From the reports all over the bay there are plenty of bait fish as well in small salmon and yakkas.
The deeper channels around Elizabeth Island and Cowes produced better size fish and didn’t seem to have as many small undersize ones.
Fishing in 14m of water off Elizabeth Island one customer told us he kept getting his bait stolen but wasn’t seeing the bite and even when holding the rod only felt very light bites.
They decided to put on some smaller hooks and bait to see what was pinching their bait and they were pleasantly surprised when the first fish hooked was a 45cm whiting.
They changed over a couple of rods to small hooks and managed 12 whiting over the next hour, all 36cm to 47cm.
Calamari were patchy over the Easter break but there were still plenty caught both from the land and boats.
The boating reports came from several different spots around the bay especially the usual Cleeland Bight, Reef Island, Tortoise Head and Ventnor.
From the boating customers there didn’t seem to be a lot of pattern to them but that might have had more to do with it being a holiday and people just fishing when they worked up the energy to put the boat in and go out fishing.
The land based anglers were a bit more disciplined and reported early and late light the best times.
We did get a few reports from during the day but change of light was definitely better.
San Remo Jetty was one of the better spots and reports also came from Cowes Jetty and the beaches at Ventnor and Woolamai.
Although we are starting to see more and more rock flathead being caught around the bay, there still isn’t a lot of people targeting them.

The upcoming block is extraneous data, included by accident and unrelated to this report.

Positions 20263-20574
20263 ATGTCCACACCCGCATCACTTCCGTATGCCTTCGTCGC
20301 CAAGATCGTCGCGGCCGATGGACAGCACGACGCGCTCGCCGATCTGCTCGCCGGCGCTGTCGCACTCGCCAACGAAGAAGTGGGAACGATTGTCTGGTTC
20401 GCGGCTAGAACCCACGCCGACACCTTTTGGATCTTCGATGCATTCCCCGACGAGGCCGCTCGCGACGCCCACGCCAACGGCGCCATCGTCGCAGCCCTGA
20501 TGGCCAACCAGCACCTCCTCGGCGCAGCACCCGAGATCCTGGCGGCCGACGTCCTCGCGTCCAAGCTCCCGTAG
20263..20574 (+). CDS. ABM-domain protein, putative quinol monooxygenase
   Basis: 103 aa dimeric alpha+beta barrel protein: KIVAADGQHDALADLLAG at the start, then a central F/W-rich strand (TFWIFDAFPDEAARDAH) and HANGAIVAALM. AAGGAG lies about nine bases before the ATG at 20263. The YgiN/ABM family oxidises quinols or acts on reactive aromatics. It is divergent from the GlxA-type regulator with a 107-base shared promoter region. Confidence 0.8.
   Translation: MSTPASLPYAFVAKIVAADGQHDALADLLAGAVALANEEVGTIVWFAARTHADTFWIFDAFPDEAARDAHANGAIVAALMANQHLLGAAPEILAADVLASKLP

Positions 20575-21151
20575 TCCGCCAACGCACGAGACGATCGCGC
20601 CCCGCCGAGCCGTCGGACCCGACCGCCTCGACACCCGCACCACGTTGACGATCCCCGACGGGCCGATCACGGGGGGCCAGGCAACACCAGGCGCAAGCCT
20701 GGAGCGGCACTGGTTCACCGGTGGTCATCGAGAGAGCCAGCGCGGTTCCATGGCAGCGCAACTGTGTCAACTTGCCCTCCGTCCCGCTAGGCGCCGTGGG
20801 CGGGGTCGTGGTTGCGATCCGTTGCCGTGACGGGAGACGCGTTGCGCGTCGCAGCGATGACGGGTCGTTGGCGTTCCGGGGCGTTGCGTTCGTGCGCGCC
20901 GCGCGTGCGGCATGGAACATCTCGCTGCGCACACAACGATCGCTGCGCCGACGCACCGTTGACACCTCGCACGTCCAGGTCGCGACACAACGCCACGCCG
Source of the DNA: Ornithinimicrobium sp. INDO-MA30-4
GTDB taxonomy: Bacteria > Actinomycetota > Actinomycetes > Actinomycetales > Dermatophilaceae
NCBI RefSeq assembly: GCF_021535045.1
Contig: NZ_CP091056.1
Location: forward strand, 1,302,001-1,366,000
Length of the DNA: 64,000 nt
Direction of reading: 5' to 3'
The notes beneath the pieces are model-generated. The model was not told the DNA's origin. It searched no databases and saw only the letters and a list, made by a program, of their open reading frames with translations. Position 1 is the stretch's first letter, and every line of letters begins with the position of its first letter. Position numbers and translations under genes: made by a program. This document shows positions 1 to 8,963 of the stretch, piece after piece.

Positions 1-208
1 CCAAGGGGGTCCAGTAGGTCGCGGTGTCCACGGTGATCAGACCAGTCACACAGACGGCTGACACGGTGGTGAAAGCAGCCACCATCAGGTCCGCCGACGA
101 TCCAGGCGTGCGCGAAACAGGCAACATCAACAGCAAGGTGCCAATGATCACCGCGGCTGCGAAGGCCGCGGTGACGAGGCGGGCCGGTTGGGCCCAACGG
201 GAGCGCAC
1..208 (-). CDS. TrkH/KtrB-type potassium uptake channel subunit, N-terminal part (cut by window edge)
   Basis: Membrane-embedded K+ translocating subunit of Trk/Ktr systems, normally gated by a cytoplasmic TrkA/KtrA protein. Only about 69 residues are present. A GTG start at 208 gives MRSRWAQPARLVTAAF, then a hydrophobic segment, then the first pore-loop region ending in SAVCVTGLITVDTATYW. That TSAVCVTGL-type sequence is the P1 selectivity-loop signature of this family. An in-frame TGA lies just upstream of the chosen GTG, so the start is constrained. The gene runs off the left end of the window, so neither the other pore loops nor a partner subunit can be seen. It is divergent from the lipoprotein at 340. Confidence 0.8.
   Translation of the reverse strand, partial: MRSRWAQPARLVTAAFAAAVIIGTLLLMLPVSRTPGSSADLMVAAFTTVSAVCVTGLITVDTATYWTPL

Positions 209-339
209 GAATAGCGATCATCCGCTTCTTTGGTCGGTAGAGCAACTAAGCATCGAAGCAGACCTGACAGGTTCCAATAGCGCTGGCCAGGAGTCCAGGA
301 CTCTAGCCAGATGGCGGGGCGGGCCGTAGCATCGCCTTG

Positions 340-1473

They are one of the best eating fish we have in the bay and generally those caught are good size.
Those who are regularly successful in catching them target two areas, Maggie Shoal and the banks of the main channel at San Remo/ Newhaven.
Drifting just before or after the tide seems to be the best method.
Blue bait the best of the baits and just enough lead to get to the bottom.
I have a couple of customers that actually use soft plastics in a 3” or 4” with a heavier than usual jig head to get to the bottom but they tell me this only works just as the tide stops and turns.
Rock fishing safety
LIFE Saving Victoria is urging rock fishers to play it safe by the water during the holiday period.
There have been 15 rock fishing deaths in Victoria between 2000 and 2015.
All the victims were male and the majority (73 per cent) were aged between 30 and 50 years.
Research has also found that 80 per cent of those who died were from culturally and linguistically diverse communities.
The majority (73 per cent) of rock fishing deaths happened in the Gippsland region.
Rock fishing related drowning is the second highest cause of coastal drownings in Australia.
Life Saving Victoria’s principal research associate Dr Bernadette Matthews said rock fishing is dangerous, if you are not properly prepared.
“Always wear a lifejacket, wear light safety clothing and cleated shoes,” Dr Matthews said.
“Carry safety gear including ropes, buckets, a mobile phone and an EPIRB.
“It’s also important to never fish alone. One person should watch the sea at all times as conditions can change quickly.”
If conditions worsen, it’s recommended to find a calmer, more sheltered spot or simply go home.